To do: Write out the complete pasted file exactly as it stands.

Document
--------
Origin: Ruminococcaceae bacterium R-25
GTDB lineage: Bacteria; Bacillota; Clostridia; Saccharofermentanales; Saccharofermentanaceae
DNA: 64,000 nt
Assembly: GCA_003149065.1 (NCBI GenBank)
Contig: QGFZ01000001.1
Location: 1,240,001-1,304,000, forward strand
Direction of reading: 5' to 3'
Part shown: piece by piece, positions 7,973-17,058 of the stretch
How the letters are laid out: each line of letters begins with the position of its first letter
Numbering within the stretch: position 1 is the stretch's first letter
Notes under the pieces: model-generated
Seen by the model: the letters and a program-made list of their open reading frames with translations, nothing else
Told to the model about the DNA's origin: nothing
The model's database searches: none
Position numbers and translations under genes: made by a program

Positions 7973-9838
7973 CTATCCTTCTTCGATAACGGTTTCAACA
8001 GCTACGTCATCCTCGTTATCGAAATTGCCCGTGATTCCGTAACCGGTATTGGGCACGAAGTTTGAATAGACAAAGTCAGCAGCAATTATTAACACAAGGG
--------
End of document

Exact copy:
Origin: Ruminococcaceae bacterium R-25
GTDB lineage: Bacteria; Bacillota; Clostridia; Saccharofermentanales; Saccharofermentanaceae
DNA: 64,000 nt
Assembly: GCA_003149065.1 (NCBI GenBank)
Contig: QGFZ01000001.1
Location: 1,240,001-1,304,000, forward strand
Direction of reading: 5' to 3'
Part shown: piece by piece, positions 7,973-17,058 of the stretch
How the letters are laid out: each line of letters begins with the position of its first letter
Numbering within the stretch: position 1 is the stretch's first letter
Notes under the pieces: model-generated
Seen by the model: the letters and a program-made list of their open reading frames with translations, nothing else
Told to the model about the DNA's origin: nothing
The model's database searches: none
Position numbers and translations under genes: made by a program

Positions 7973-9838
7973 CTATCCTTCTTCGATAACGGTTTCAACA
8001 GCTACGTCATCCTCGTTATCGAAATTGCCCGTGATTCCGTAACCGGTATTGGGCACGAAGTTTGAATAGACAAAGTCAGCAGCAATTATTAACACAAGGG